• Spring and winter crops are defined by their classification on the National List not the date they are sown by individual farmers
  • The National List (Plant Varieties and Seeds Gazette) is published by the Food and Environment Research Agency (FERA) and details all crop varieties which can be legally marketed in the UK, the full National List  is available atwww.fera.defra.gov.uk/plants/publications/gazette.cfm
  • The HGCA Recommended Lists use the information from the National List to define whether a variety is winter or spring
  • Anyone growing varieties not on the HGCA Recommended Lists will need to refer to the National List
  • In the HGCA Recommended Lists, there is a table called ‘Spring wheat (for late autumn sowing)’. This table is to provide agronomic information to growers about varietal performance at different sowing dates. This table in no way defines spring or winter varieties with respect to CAP crop diversification
  • If a crop is not classed as either winter or spring on the National List, it is classed as a spring crop under the greening rules
In relation to Ecological focus areas (EFA), they need to be equivalent to at least 5% of the total arable area for farms with more than 15ha of eligible arable land. Farmers will be able to choose which areas and/or features that can be used to make up their EFA from the following: buffer strips, nitrogen-fixing crops, hedges, fallow land and catch crops and cover crops. 

The latest update of the Defra document provides further information on the definition for each of these features, as well as identifying which crops will be considered as ‘nitrogen-fixing’ under the EFA rules.

Please note that there are some exemptions for both crop diversification and EFA regulations. Refer to the Defra documentfor more information.

All of the information above applies only to England; HGCA is seeking details from the devolved administrations in Scotland, Wales and Northern Ireland about how crop diversification rules will be applied there.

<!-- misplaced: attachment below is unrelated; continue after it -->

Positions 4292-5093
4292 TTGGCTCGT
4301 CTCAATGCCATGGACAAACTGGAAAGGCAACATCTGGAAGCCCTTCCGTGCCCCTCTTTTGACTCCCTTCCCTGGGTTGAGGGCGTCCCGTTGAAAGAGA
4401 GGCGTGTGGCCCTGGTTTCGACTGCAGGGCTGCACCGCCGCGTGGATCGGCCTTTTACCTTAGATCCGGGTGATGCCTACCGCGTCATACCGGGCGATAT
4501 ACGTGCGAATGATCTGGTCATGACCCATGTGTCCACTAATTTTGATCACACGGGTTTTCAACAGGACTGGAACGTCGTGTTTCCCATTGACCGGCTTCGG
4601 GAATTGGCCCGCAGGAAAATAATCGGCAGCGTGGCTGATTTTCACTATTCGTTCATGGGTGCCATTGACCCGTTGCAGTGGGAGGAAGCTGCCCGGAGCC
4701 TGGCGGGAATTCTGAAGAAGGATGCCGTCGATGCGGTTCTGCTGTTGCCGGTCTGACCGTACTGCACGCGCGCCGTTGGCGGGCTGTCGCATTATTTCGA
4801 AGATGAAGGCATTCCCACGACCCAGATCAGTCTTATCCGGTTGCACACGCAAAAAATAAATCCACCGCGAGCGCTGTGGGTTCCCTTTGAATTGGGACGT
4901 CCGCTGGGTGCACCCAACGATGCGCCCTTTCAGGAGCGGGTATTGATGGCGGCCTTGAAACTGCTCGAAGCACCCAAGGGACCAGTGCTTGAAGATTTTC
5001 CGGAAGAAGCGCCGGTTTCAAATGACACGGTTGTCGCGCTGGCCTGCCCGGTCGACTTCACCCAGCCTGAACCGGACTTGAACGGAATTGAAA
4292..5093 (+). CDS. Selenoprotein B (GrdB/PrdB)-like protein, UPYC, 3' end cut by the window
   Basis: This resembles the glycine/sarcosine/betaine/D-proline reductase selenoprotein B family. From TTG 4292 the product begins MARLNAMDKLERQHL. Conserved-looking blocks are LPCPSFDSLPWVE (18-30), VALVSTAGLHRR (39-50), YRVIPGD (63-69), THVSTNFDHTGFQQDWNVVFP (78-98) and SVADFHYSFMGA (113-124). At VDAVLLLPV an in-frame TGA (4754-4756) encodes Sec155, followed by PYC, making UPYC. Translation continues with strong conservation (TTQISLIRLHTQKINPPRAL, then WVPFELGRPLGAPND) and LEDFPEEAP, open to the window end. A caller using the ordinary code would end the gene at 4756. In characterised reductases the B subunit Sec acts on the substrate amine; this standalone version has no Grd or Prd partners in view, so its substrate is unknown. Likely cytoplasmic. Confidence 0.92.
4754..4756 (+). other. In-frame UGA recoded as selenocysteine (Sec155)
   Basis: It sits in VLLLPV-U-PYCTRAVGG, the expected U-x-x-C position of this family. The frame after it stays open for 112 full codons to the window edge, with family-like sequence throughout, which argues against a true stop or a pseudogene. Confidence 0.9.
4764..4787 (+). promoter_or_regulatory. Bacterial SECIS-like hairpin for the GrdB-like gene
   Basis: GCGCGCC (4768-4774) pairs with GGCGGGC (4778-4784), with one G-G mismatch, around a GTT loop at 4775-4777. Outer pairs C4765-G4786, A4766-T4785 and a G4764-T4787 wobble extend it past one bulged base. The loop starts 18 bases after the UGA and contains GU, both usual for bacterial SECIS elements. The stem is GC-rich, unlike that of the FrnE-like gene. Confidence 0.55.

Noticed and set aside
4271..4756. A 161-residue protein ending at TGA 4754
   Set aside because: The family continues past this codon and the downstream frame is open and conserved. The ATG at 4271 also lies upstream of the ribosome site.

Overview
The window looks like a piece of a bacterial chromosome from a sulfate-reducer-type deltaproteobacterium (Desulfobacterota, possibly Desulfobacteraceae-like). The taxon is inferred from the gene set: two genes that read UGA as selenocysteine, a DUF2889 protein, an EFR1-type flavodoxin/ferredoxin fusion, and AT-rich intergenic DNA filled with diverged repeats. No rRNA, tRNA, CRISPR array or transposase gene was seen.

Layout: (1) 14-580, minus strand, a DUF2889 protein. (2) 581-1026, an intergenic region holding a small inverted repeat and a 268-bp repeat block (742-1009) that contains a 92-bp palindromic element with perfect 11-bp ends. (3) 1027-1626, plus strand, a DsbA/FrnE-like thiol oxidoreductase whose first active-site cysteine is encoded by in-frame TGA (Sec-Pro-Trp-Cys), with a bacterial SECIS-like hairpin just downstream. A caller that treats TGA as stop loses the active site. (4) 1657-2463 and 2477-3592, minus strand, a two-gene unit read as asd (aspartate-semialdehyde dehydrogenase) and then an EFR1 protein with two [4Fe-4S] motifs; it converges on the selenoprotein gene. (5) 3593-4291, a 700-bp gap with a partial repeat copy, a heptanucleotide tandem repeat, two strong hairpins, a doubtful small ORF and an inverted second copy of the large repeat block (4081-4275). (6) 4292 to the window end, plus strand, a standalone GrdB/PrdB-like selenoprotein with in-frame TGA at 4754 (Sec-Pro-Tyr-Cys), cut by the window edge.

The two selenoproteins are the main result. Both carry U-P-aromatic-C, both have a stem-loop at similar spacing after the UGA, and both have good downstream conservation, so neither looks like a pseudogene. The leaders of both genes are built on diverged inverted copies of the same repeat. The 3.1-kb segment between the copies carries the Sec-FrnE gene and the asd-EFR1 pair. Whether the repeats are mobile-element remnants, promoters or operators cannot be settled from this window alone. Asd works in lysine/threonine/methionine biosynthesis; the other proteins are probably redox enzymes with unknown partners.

Read more HERE.

The Aquaculturists
This blog is maintained by The Aquaculturists staff and is supported by the
magazine International Aquafeed which is published by
Perendale Publishers Ltd

For additional daily news from aquaculture around the world: aquacutlure-news

19/08/2014: Cannon-fired salmon


A "salmon cannon" which sucks fish out of water and fires them over barriers such as dams has been developed.




Read more HERE.

The Aquaculturists
This blog is maintained by The Aquaculturists staff and is supported by the
magazine International Aquafeed which is published by
Perendale Publishers Ltd

For additional daily news from aquaculture around the world: aquacutlure-news

Monday, August 18, 2014

18/08/2014: Future drugs from sea cucumbers

In a recent research report from Yadollah Bahrami et al (Department of Medical Biotechnology, School of Medicine, Flinders University, Adelaide) on the subject of Sea cucumbers being prolific producers of a wide range of bioactive compounds.
 
http://www.mdpi.com/1660-3397/12/8/4439
The Sea Cucumber

This study aimed to purify and characterize one class of compound, the saponins, from the viscera of the Australian sea cucumber Holothuria lessoni. The saponins were obtained by ethanolic extraction of the viscera and enriched by a liquid-liquid partition process and adsorption column chromatography. The conclusion of the report is there is an abundance of novel compounds from this species which holds promise for biotechnological applications.


Read more HERE.

The Aquaculturists
This blog is maintained by The Aquaculturists staff and is supported by the
magazine International Aquafeed which is published by
Perendale Publishers Ltd

For additional daily news from aquaculture around the world: aquacutlure-news